In his preface to Lyrical Ballads (1800), Wordsworth, also inspired by a revolutionary moment, declared his intention “to choose incidents and situations from common life, and to relate or describe them, throughout, as far as was possible in a selection of language really used . . . and, at the same time, to throw over them a certain colouring of imagination.” At those group readings, women read poems that sought to give value to their real lives, transforming them with the colors of an imagination that was woman-centered. One heard poems about fathers and mothers and sisters, about rape and women artists and Gertrude Stein, about miscarriages and the lost power of spinster aunts, about Milton’s daughters and washing dishes, about the nature of the forbidden love of one woman for another, about Harriet Tubman and the subversive talk of waitresses, the love of mothers for sons and the yearning of daughters for common cause with their mothers. “But examine / this grief your mother / parades over our heads,” Louise Glück wrote in a poem about Persephone and Demeter, “remembering / that she is one to whom / these depths were not offered.”
Not only were women writing poems, they were making films and painting paintings and thinking about feminist approaches to architecture. In 1975 Knopf published The New Woman’s Survival Sourcebook, edited by Kirsten Grimstad and Susan Rennie, which presented, in whole-earth-catalog-like form, the panoply of women’s culture, its profusion of magazines, newspapers, theaters, presses, food co-ops, credit unions, battered-women shelters, daycare centers—projects of women from every region in the United States, of women of color and of lesbian women.
The poetry section was introduced by my “Polemic #1“—”This is the poem to say ’Write poems, women’ because I want to / read them“—and offered a double interview in which Robin Morgan and Adrienne Rich suggested that poetry, in Rich’s words, “as much as journals and letters and diaries, has been an almost natural women’s form.” Rich also made the point that it was no accident that women novelists flourished in the nineteenth century—they disguised their real selves in fictional narratives—but now, because women could write openly as themselves, a new women’s poetry was possible. Noting the group readings, Morgan credited the explosion of women’s poetry to the new feminist tribe, linking it to the bardic tradition. What was new, Rich added, was that women were now publicly sharing their work, something that many women of the past could not. “The poetry of many of my male contemporaries,” she continued, “expresses the sense that we’re all doomed to fail somehow. It’s much more interesting to me to explore the condition of connectedness as a woman. Which is something absolutely new, unique historically, and finally so much more life-enhancing.”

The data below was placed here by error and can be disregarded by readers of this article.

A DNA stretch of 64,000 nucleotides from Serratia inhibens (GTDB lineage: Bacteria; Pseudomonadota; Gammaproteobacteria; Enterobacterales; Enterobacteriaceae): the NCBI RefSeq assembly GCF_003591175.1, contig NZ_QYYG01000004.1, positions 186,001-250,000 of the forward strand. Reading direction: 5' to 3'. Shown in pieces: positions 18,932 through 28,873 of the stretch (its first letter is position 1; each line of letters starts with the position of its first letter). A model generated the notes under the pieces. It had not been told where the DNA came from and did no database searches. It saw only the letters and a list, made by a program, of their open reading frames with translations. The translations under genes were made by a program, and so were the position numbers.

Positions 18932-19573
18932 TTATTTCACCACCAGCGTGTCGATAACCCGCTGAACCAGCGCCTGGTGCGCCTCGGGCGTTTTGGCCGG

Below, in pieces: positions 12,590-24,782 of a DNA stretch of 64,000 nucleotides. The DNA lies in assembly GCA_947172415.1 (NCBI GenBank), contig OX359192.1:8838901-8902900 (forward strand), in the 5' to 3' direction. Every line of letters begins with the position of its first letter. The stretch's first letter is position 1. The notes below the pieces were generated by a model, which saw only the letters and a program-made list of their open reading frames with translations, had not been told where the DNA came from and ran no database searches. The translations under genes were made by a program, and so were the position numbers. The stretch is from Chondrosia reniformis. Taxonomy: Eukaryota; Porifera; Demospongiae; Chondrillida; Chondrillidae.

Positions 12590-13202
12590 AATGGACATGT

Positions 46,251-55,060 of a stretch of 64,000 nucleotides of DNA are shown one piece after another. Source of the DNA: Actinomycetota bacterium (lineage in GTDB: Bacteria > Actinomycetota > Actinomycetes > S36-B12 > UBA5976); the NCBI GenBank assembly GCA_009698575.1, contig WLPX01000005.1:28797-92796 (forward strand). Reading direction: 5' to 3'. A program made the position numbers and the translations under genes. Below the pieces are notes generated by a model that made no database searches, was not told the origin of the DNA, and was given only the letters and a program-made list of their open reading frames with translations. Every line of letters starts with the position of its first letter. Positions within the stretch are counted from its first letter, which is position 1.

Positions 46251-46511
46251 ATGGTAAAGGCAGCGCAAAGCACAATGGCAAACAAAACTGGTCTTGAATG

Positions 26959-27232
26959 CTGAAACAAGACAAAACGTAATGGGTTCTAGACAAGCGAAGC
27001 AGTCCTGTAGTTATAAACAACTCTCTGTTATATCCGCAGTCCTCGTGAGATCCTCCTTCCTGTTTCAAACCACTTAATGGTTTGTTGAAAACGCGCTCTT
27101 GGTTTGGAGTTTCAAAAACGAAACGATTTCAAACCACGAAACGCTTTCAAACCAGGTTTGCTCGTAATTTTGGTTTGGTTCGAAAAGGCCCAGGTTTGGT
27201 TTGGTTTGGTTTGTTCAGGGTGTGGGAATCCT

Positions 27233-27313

In fact, at that moment, Rich was exploring that connectedness in a poem about a Soviet women’s mountaineering team, all of whom had died on a climbing expedition in 1974. “Phantasia for Elvira Shatayev” might merely have been an elegy for the climbers, but instead the poet transforms them into an image for women undertaking something together—“a cable of blue fire ropes our bodies / burning together in the snow.” While the work for change involved risk, separateness was a condition of danger from which women needed to emerge. Unlike the women imagined in certain poems of the 1960s—like Anne Sexton’s “The Ballad of the Lonely Masturbator” (“At night, alone, I marry the bed”) or Maxine Kumin’s “At the End of the Affair” (“That it should end at an Albert Pick hotel / with the air conditioner gasping like a carp”)—women were now reaching out to other women: “till now,“ Rich imagines Shatayev writing in a diary, ”we had not touched our strength.“